Power Systems : Power System Stability

By Anjali Gupta|Updated : July 7th, 2021

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Power system consists of several elements such as generators, transformers, power transmission lines, distribution networks, and loads, as well as control elements such as automatic voltage regulators of synchronous machines, automatic load frequency control, protective relays, and circuit breakers. All these elements combine to form a system and every individual element possess their different role and properties to maintain the system.

Under normal conditions, i.e., steady state, the speed of all the connected generators remain the same throughout the system. In the steady-state condition, there is equilibrium between the input mechanical torque and output electrical torque of each machine. This is termed as the synchronous operation of the system.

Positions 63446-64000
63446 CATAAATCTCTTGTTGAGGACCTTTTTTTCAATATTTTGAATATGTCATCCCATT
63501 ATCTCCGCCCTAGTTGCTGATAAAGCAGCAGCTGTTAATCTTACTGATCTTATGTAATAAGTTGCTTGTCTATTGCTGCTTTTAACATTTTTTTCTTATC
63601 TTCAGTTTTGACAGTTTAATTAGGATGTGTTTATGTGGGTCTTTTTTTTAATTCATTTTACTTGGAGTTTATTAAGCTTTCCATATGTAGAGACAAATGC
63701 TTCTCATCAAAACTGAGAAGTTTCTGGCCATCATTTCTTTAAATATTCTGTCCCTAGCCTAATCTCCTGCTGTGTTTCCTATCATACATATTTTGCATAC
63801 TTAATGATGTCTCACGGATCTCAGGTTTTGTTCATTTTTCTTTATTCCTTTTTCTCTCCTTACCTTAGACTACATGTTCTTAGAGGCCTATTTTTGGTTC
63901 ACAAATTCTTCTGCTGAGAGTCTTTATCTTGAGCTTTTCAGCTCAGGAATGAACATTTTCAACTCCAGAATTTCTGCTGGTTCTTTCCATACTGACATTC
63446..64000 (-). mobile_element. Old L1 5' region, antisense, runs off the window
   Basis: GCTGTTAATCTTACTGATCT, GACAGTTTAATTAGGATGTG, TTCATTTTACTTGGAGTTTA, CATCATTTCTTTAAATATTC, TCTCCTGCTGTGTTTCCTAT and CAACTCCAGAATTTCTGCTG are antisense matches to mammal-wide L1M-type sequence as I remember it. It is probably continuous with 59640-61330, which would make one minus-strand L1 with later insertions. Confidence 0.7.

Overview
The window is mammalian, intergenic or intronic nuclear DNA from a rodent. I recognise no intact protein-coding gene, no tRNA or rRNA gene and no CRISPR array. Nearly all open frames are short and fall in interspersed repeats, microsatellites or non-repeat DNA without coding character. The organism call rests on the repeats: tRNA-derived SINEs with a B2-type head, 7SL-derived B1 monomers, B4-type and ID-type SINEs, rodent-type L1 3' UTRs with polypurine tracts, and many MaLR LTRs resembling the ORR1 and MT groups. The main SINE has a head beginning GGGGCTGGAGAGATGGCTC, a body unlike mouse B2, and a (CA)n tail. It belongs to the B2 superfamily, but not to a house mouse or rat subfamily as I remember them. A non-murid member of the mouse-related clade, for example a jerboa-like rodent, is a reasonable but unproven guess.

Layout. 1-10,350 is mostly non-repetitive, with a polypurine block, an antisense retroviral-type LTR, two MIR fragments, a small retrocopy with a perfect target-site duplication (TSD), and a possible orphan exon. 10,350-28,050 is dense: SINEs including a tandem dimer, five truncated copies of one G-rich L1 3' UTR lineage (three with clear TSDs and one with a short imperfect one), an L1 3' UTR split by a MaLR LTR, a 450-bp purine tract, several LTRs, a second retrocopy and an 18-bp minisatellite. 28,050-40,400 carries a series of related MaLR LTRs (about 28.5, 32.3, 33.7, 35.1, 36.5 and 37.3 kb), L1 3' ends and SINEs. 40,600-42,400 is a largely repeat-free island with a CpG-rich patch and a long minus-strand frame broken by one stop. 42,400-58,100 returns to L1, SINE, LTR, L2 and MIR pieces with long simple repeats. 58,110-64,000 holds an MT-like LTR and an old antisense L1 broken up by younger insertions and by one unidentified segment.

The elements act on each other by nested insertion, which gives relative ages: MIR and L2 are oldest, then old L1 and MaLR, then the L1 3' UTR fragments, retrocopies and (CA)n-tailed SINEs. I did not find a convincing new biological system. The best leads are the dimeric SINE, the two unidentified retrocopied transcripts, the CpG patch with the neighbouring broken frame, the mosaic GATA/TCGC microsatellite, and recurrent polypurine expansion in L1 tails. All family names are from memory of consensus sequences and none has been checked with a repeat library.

Consider if a generator losses synchronism and runs faster than another machine, then the rotor angular position of the machine relative to the slower machine will advance. The resulting relative angular difference created will transfers a part of the load from the slow machine to the fast machine, depending on the power–angle relationship, and this tends to reduce the speed difference and hence the angular separation. The power angle characteristic being sinusoidal is non-linear.

And beyond a certain limit, an increase in angular separation will decrease in power transfer capability, which further increases angular separation & finally leads to instability.